Thousands of fines have been handed out to drivers for stopping on a Red Route in Reading.

The route, introduced in 2017 to speed up journeys across the town for the number 17 bus, is set to become permanent.

A Red Route is a ‘no stopping’ restriction which has been used on major bus routes in London for many years.

Double red lines run along the route, which is between Tilehurst and Wokingham Road (The Three Tuns).

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Reading Borough Council (RBC) has received nine requests to change the restriction.

One person said: “It is a stupid, ridiculous and ill thought out idea which is causing our church a number of problems.

“There is a single red line outside the church which means no one can stop there but we have elderly people who need to be dropped off at the church gates and picked up there.”

Another said: “I consider that this was a waste of time and money.

“To my knowledge there never has been a significant problem with parked vehicles delaying the no 17 bus in the new Tilehurst Red route.”

Councillors will decide at tonight’s Traffic Management sub-committee whether to keep the scheme.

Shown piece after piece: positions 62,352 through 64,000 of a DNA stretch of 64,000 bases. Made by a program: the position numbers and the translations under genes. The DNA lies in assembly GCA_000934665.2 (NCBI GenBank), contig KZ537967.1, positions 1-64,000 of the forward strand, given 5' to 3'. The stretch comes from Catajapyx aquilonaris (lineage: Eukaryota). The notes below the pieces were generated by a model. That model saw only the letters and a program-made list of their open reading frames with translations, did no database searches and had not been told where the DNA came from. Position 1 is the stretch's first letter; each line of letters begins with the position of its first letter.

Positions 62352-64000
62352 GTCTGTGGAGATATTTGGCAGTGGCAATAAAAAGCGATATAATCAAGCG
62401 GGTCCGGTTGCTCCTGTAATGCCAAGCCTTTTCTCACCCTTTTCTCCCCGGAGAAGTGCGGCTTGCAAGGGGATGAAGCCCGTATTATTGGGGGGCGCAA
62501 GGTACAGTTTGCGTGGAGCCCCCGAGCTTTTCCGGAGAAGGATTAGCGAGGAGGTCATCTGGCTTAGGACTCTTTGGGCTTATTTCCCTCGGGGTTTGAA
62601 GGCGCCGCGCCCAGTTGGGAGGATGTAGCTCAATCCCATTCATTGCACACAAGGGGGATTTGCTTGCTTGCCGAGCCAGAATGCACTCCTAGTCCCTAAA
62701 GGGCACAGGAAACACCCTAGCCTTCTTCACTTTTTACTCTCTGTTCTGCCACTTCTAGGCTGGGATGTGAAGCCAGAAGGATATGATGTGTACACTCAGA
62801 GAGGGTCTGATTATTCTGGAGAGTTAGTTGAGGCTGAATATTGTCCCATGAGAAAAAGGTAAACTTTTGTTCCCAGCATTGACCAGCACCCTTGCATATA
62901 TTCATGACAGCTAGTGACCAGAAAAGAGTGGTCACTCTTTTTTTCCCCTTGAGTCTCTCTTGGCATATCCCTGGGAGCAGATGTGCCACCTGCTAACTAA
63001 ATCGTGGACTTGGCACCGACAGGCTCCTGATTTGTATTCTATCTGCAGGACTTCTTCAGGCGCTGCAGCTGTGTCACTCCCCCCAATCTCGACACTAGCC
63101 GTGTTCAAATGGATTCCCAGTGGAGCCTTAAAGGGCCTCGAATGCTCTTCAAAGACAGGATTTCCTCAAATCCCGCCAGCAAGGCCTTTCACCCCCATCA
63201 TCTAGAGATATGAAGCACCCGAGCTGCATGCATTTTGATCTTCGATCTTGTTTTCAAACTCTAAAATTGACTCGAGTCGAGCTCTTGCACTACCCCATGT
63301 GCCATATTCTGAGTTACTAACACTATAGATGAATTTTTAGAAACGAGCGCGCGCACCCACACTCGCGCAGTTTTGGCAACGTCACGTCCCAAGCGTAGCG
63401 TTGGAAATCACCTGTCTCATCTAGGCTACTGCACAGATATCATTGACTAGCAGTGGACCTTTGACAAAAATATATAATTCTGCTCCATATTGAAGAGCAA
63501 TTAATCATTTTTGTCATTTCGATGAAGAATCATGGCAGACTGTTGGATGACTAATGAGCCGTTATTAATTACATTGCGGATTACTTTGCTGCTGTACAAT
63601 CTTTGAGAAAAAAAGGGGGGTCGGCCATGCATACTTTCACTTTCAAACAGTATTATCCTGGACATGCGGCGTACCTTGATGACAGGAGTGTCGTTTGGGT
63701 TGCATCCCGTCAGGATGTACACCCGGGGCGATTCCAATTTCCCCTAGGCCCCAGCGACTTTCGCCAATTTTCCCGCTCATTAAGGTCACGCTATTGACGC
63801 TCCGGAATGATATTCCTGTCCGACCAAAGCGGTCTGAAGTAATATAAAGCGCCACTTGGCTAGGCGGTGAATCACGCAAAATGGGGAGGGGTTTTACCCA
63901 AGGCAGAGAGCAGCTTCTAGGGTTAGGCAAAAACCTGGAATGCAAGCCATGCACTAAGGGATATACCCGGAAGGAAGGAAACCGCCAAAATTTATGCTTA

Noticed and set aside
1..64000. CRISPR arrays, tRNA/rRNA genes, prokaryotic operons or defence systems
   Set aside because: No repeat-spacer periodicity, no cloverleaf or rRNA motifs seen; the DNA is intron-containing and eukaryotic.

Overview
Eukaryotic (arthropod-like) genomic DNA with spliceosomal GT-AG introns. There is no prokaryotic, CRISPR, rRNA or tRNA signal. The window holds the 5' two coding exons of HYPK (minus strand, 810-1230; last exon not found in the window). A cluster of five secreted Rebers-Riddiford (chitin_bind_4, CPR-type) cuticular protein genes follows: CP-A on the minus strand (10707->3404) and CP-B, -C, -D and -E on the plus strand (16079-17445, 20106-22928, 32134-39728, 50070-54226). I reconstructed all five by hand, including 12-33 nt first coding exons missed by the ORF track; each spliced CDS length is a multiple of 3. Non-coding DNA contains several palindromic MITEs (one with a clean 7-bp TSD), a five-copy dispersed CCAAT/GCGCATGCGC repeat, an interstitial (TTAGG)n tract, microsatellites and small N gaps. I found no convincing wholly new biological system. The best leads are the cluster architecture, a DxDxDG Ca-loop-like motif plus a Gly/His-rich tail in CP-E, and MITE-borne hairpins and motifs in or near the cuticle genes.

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A comparison of time taken by the number 17 bus route on three days in 2018 and 2019 suggests the red route has reduced travel times on the number 17 bus by an average of around 1 minute.

The council said the samples “show promising benefits” but it is too early to make a meaningful assessment.

2,249 penalty charge notices have been issued to drivers since the trial Red Route was put in place.

A large majority, 1,761, were caught on Oxford Road.

259 were caught on Norcot Road, 221 on School Road and eight on Park Lane.

Enforcement has initially focused on drivers pulling up and stopping on the footway.

Drivers caught stopping on the Red Route can receive a fine of £70, reduced to £35 if paid within 14 days.